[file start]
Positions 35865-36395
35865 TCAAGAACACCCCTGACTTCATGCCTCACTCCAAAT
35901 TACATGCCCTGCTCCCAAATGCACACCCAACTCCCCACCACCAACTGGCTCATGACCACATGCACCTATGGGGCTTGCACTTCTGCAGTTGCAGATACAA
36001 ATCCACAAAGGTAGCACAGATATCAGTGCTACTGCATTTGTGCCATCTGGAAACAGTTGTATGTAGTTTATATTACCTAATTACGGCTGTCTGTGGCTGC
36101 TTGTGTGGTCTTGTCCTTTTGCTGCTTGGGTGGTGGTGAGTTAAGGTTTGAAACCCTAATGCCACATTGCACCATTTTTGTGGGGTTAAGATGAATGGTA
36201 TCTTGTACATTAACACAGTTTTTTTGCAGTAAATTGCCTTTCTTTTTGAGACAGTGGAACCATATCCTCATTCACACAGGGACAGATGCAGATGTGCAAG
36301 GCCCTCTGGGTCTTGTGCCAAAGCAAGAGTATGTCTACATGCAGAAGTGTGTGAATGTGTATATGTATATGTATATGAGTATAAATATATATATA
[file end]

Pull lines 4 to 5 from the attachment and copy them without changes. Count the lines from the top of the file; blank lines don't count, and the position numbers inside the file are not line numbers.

36001 ATCCACAAAGGTAGCACAGATATCAGTGCTACTGCATTTGTGCCATCTGGAAACAGTTGTATGTAGTTTATATTACCTAATTACGGCTGTCTGTGGCTGC
36101 TTGTGTGGTCTTGTCCTTTTGCTGCTTGGGTGGTGGTGAGTTAAGGTTTGAAACCCTAATGCCACATTGCACCATTTTTGTGGGGTTAAGATGAATGGTA